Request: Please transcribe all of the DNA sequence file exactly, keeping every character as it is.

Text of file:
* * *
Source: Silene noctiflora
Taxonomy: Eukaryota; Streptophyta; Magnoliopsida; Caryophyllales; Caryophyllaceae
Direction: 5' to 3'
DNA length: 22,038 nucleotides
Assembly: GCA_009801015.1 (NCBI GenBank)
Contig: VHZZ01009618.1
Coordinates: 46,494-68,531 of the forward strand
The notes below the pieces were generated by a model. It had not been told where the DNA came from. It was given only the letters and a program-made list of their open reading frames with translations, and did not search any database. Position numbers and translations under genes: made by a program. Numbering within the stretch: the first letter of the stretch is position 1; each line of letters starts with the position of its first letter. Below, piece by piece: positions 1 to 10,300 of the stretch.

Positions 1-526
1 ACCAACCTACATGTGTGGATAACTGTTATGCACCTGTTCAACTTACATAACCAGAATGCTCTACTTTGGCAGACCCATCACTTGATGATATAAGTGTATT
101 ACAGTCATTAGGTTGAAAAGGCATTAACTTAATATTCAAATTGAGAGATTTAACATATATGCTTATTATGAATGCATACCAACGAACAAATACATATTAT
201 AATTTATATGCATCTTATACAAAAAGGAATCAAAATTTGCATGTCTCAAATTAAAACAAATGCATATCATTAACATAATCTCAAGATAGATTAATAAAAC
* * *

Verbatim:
Source: Silene noctiflora
Taxonomy: Eukaryota; Streptophyta; Magnoliopsida; Caryophyllales; Caryophyllaceae
Direction: 5' to 3'
DNA length: 22,038 nucleotides
Assembly: GCA_009801015.1 (NCBI GenBank)
Contig: VHZZ01009618.1
Coordinates: 46,494-68,531 of the forward strand
The notes below the pieces were generated by a model. It had not been told where the DNA came from. It was given only the letters and a program-made list of their open reading frames with translations, and did not search any database. Position numbers and translations under genes: made by a program. Numbering within the stretch: the first letter of the stretch is position 1; each line of letters starts with the position of its first letter. Below, piece by piece: positions 1 to 10,300 of the stretch.

Positions 1-526
1 ACCAACCTACATGTGTGGATAACTGTTATGCACCTGTTCAACTTACATAACCAGAATGCTCTACTTTGGCAGACCCATCACTTGATGATATAAGTGTATT
101 ACAGTCATTAGGTTGAAAAGGCATTAACTTAATATTCAAATTGAGAGATTTAACATATATGCTTATTATGAATGCATACCAACGAACAAATACATATTAT
201 AATTTATATGCATCTTATACAAAAAGGAATCAAAATTTGCATGTCTCAAATTAAAACAAATGCATATCATTAACATAATCTCAAGATAGATTAATAAAAC